A Hoarding Story

i

Emergency - 911 | Non-Emergency - 602-262-6151 | Online Reporting | En Español
Information (602) 262-7626 | Job Info | E-mail
Silent Witness 480-WITNESS | 1-800-343-TIPS | 480-TESTIGO (Spanish) | Online Tips

Online Police Report LogoPhoenix Police on YouTubePD Facebook LogoFollow Phoenix Police on Twitter


A hoarding story

Several months ago Phoenix Police Officer Timaree Murphy met Mr. Houng Nguyen at his home in the area of South 47th Street and East Roeser in Phoenix. “T”, as she likes to be called, was at the home for a “check welfare” police radio call.

 Houng, a Vietnamese immigrant who had spent several years as a prisoner of war in his mother country, had a story to tell. A story not so much about his imprisonment, but more about his migration to the United States and his love for this country. Officer Murphy listened, and in a very short while a special bound was formed between the officer and the 71 year old.
But there was a problem; the reason for the radio call was the conditions under which Mr. Nguyen was living. The City of Phoenix Neighborhood Services had responded to the home and determined the exterior and interior were unsafe. You see Houng was a hoarder, and not just your “everyday” hoarder. As unfortunate as it must have been to live as a prisoner, Houng believed early in his incarceration that every item, no matter how large or how small, how immediately relevant or irrelevant could be to the key to his survival. And Houng learned to keep everything. It became a disorder, this hoarding that followed him from the freedom of his release to his sanctuary on South 47th Street.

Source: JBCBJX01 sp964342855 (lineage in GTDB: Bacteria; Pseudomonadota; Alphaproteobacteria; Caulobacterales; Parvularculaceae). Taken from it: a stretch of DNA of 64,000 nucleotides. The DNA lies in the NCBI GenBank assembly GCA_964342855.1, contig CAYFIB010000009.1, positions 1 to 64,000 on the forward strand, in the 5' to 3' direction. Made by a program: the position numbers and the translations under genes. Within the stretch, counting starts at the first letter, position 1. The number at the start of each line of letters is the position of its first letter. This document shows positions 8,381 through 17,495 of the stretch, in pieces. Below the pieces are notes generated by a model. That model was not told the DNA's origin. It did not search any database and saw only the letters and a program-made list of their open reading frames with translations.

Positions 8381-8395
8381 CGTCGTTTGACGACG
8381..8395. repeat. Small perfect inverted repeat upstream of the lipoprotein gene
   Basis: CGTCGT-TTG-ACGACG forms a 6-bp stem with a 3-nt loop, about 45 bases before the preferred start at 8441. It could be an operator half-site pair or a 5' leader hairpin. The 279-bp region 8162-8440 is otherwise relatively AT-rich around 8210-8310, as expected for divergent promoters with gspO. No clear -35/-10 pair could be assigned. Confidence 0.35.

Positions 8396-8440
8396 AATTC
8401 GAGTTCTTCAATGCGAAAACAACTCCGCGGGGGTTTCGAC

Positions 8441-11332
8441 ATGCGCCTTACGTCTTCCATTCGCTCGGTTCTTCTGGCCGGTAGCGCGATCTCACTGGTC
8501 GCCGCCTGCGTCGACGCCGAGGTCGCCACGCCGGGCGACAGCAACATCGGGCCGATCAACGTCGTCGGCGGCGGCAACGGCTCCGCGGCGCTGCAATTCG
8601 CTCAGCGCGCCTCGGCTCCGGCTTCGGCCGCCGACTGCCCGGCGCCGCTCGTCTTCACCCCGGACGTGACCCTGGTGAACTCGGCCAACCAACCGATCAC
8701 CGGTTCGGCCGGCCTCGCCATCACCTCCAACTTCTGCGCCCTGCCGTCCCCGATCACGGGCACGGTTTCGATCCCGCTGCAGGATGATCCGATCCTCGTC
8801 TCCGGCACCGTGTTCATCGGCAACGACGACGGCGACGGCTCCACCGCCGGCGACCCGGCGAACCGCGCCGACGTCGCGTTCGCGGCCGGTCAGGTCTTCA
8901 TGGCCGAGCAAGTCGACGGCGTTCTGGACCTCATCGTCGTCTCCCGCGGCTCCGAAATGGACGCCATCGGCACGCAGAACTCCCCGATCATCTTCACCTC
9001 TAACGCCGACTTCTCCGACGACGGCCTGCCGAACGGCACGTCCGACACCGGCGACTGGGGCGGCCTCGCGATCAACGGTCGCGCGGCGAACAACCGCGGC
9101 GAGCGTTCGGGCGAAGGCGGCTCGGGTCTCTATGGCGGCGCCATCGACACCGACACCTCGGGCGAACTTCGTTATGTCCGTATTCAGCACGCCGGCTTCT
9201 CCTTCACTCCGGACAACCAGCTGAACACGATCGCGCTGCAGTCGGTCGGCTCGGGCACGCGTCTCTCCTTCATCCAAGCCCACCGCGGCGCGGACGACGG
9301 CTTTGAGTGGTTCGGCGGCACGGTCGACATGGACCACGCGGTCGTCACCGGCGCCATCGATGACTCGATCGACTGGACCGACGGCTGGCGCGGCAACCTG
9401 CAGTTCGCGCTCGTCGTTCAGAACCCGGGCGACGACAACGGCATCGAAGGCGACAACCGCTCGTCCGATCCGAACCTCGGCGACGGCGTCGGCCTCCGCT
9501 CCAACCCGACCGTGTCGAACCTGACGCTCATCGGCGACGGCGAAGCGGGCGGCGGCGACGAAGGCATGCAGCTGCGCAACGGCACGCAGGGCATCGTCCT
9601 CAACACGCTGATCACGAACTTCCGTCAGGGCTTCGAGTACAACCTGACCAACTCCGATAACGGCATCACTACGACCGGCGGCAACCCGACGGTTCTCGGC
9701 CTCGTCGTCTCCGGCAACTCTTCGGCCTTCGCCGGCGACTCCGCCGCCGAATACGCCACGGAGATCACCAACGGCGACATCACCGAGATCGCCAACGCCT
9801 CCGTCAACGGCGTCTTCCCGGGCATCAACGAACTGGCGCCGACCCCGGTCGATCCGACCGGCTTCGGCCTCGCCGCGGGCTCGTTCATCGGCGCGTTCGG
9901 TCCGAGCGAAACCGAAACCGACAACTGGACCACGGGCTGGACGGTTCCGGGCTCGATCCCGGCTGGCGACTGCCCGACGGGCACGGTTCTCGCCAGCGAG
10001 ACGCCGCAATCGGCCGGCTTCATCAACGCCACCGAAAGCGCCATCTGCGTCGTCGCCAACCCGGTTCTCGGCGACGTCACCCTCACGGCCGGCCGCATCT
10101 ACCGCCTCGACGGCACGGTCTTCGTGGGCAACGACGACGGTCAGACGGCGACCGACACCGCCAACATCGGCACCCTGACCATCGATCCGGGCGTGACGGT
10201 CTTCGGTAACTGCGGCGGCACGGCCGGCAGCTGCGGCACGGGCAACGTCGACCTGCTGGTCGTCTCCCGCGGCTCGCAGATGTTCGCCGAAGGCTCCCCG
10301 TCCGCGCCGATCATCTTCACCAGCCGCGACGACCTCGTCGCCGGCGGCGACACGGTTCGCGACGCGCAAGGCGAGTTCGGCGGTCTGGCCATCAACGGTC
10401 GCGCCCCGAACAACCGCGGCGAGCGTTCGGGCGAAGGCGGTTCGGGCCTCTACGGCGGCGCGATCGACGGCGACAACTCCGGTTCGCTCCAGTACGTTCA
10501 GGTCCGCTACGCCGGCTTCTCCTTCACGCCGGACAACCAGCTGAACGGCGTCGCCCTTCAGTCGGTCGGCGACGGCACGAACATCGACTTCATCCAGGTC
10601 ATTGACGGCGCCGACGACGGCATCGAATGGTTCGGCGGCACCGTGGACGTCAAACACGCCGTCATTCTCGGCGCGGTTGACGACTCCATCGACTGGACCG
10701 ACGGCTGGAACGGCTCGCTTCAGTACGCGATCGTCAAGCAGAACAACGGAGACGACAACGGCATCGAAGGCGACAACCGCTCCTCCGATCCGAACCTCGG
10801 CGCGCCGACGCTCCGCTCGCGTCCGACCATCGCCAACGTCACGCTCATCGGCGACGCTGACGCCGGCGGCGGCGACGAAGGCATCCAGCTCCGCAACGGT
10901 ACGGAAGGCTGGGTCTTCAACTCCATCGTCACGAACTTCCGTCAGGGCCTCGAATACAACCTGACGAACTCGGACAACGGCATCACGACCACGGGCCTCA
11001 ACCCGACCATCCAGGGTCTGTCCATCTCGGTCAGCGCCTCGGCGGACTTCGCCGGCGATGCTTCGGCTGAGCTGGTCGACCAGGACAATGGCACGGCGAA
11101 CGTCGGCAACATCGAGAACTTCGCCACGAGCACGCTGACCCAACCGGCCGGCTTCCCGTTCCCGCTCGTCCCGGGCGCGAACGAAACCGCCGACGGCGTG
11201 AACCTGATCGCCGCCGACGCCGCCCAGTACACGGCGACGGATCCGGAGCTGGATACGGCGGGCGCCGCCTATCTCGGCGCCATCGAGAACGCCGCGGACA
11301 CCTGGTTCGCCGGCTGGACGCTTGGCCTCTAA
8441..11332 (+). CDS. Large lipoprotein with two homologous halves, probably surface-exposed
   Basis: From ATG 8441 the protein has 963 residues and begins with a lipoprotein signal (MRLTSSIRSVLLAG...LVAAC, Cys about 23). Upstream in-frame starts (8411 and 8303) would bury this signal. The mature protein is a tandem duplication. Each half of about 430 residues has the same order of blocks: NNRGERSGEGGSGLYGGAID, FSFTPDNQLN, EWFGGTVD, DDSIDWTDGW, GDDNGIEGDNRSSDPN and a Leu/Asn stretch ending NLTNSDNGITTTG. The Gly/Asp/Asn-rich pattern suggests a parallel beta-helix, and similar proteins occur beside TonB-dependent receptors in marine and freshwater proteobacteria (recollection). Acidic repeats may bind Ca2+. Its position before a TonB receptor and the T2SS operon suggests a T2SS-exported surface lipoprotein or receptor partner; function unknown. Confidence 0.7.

To say the task of bringing Houng’s home up to even a minimal living standard would be monumental would certainly be an understatement. Houng had no family but he did have Officer Murphy and, very soon after, Phoenix Police Officer Norma Jean Campbell. These officers could not stand by while Houng lost his home, especially after his constant praise of this country, his neighbors and the City of Phoenix. Officer Campbell contacted Ms. Leah Heathcoat of “Angels on Patrol” for assistance. Now, Houng’s situation was not one normally addressed by the community service based organization, but Angels on Patrol jumped right into the situation and an incredible community effort was born.
On October 26-27 around 30 volunteers from Phoenix Police, Angels on Patrol, Wells Fargo Bank, Phoenix Neighborhood services, Phoenix City Abatement and neighbors joined with Mr. Dale Cillian of “BioPro” to begin the monumental task of making Houng’s home livable.
Many business partners and city departments contributed this effort. Houng told me “It really warms my heart to see this, these people here to help me. I know this is why I came to the United States, the people”.
During the weekend effort nearly half the estimated 50 tons of debris was removed from the home. There is so much more to be done. Angels on Patrol is looking to schedule a second clean up in about two weeks to finish the job and anyone who would like to volunteer their time or offer support in the form of food, water or heavy equipment to the effort should contact Angels on Patrol at www.angelsonpatrol.com.
Oh Yeah, did I mention Houng’s “Zen” rock garden?! The photos speak wonders. There is much more to tell.     

A hoarding story A hoarding story
A hoarding story A hoarding story